About two weekends ago my partner in crime, Samantha of Whollyhair.com, sent me a screenshot of a comment. [See comment below.] I was slightly taken aback by this tweet for a few reasons. First, it insinuates weaves are grave dangers to natural hair and, merely, serve as “quick fixes” to achieve longer lengths. Second, it suggests that women are impatient and willing to sacrifice their follicles for temporary length. Finally, it completely disregards the fact that weaves are often used to help grow longer healthier hair, protect natural hair from over-manipulation and heat damage, and provide styling versatility.
Now, I know that there are many women who still experience adverse affects from wearing weaves because they struggle with weave maintenance and general hair care while rocking weaves/extensions, but that doesn’t mean the actual weaves and extensions are natural (or actual) hair terrorists. Instead, it suggests there is something wrong with the hair practices employed while wearing weaves/extensions.
As a healthy hair aficionado, self-proclaimed hair connoisseur, and wearer/advocate of weaves, I can say with full confidence that weaves work wonders if installed and maintained properly. Weaves have played (and continue to play) a huge role in my healthy hair growth journey. After my second big chop, I managed to grow my hair from neck length to bra-strap length in less than a year and a half by wearing weaves and caring for my hair underneath the weave. My edges still exist (they are actually thick), my leave-out is perfectly fine, and my hair has not broken off or anything like that.
As an extremely active professional, I saved myself from heat damage and unnecessary breakage caused by over-manipulation all because I chose to win with weaves instead of struggling with my actual hair. Now, I’m not saying active professionals can’t win or manage without weaves, I’m just saying weaves were (and still are) more fitting for my lifestyle and long-term hair goals. To further my point, I have watched my sisters, friends, YouTubers, and bloggers maintain healthy hair and, even, grow their actual hair longer by wearing weaves without damaging or sacrificing their follicles. Again, it all comes down to your hair practices while rocking weaves/extensions.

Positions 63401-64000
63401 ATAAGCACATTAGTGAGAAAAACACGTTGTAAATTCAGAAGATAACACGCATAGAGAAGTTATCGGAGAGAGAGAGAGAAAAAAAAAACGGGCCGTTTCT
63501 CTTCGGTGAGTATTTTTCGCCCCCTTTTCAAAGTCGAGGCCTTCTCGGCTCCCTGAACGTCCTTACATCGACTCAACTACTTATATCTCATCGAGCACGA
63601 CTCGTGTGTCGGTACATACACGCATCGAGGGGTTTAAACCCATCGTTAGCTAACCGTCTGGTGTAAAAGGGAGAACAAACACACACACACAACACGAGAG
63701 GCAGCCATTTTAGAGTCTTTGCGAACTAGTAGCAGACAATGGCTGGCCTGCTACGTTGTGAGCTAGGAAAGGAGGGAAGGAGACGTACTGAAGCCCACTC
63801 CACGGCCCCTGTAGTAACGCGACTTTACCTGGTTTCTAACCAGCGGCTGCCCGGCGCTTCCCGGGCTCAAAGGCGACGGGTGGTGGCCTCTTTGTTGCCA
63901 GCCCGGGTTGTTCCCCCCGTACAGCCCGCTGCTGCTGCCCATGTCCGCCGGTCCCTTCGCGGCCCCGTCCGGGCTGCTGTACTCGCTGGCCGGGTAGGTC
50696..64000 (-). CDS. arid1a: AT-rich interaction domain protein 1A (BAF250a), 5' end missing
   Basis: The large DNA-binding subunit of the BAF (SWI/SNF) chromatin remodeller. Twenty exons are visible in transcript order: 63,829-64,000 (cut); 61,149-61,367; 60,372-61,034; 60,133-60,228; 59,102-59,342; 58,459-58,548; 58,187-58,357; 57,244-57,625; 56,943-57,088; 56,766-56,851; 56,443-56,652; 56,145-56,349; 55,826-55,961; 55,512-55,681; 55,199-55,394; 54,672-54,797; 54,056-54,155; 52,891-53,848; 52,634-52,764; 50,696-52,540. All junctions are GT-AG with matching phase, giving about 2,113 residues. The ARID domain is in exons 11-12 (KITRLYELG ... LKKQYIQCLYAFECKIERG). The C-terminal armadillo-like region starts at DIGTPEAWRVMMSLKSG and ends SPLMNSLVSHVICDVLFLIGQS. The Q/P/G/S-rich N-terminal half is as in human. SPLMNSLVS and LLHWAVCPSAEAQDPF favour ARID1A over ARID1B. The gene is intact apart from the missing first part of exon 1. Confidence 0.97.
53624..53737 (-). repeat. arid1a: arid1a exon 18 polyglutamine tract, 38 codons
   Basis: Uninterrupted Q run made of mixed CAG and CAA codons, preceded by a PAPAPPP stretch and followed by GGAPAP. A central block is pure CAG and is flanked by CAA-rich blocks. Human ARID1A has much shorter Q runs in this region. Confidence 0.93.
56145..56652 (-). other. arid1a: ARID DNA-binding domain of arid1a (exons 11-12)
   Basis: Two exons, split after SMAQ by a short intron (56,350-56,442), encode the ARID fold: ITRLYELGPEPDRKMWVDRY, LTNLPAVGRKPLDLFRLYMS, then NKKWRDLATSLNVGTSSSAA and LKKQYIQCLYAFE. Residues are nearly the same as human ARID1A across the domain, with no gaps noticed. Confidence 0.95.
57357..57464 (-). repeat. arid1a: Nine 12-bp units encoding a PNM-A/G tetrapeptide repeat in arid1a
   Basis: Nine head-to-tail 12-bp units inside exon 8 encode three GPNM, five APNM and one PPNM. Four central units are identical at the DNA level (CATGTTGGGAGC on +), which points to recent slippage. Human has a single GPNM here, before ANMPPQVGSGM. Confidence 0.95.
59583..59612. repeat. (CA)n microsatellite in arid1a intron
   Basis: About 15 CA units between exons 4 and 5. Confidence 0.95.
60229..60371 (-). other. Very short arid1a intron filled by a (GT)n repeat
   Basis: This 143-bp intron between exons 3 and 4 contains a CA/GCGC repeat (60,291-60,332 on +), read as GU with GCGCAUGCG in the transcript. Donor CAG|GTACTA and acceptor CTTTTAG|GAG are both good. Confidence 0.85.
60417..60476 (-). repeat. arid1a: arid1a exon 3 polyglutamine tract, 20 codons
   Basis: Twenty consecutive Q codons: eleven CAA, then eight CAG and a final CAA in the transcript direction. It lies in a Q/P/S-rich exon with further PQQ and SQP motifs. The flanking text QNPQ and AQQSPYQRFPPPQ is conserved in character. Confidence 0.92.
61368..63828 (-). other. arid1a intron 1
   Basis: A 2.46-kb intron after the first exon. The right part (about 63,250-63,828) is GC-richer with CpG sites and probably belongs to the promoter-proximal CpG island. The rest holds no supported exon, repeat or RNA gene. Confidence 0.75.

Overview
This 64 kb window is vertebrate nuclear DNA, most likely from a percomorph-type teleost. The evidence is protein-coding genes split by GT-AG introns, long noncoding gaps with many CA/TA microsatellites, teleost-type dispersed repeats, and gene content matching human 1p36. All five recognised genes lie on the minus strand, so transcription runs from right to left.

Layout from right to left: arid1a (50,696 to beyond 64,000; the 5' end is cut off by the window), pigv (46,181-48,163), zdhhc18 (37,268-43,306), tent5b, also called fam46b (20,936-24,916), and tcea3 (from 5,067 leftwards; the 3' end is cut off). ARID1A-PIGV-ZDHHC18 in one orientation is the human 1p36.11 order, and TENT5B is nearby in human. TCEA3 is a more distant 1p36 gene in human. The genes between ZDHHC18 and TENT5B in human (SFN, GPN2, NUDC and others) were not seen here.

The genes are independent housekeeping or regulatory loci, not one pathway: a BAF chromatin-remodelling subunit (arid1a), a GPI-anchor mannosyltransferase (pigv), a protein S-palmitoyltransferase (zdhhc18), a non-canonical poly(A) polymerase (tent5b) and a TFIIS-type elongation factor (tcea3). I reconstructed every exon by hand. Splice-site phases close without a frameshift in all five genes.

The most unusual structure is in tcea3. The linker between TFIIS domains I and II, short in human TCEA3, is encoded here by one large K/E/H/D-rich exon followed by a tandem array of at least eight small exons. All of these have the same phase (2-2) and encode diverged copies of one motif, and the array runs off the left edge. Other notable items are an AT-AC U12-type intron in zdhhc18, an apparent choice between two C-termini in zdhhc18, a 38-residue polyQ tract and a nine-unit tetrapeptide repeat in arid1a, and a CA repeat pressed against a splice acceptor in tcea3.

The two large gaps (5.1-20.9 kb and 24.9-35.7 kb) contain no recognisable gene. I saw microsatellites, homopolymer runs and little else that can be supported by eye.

The flip side is Naomi Campbell. Naomi has become the poster child for weave naysayers and critics. After many years of neglect, tugging, pulling, and over-manipulation, she is suffering from an irreversible condition called traction alopecia – gradual hair loss caused by tension, pulling or force applied to the hair. Unfortunately, she is stuck wearing weaves and wigs if she wants to wear particular hairstyles or hide her decimated edges.
I can’t completely blame Naomi because she is an icon in an industry that doesn’t understand black hair care. I know that doesn’t make her neglect right, but I can’t fully fault her for succumbing to the image expectations of her job. I’m sure, for many years, her hair was styled by “hair stylists” who didn’t know how to do her hair or were simply focusing on achieving a particular style rather than the overall health of her hair… If I’m completely honest that sounds a lot like some modern day stylists…I digress…
With all this in mind, should we really be blaming weaves and extensions for this type of damage or should we blame the method or care practices employed? Braids, ponytails, buns, barrettes, clips, over-manipulation, heating tools, and chemicals can cause this kind of damage too, so why do people continue to single out weaves/extensions?
The truth is weaves/extensions can serve as a shield or a sword. If you choose to take care of your actual hair while wearing weaves, you’ll be just fine and even see amazing results. On the other hand, if you install a weave or extensions improperly and/or forget your actual hair exists underneath that weave or amongst those clip-ins, your hair will suffer. There are some people who don’t have to do much, but the question is do you want to take the chance?The bottom line is you don’t have to turn out like Naomi or anyone else that has suffered adverse affects from wearing weaves. You just need to practice healthy hair habits while wearing weaves and you can reap all the benefits of temporarily tucking your hair away.
The comment makes a couple of good points: 1) Some women are not well versed in caring for the combination of their weave/extensions and their actual hair; and (2) by the time women realize the damage that’s been done, it’s too late – i.e. the faulty installs and neglect win the battle and some hair is missing.
Over the next 7-weeks through my Weave Wednesday Etiquette Series, you will learn everything you need to know to maintain healthy hair and grow longer lengths with weaves. You will learn how to select weaves/extensions, prep your hair for an install, pick the right stylist, maintain your weave, care for your actual hair, remove your weave, and rejuvenate your actual hair and weave/extensions post removal. Hopefully, by the end of this series you’ll have all the knowledge you need to win with weaves and you can help me dispel these misconceptions about weaves.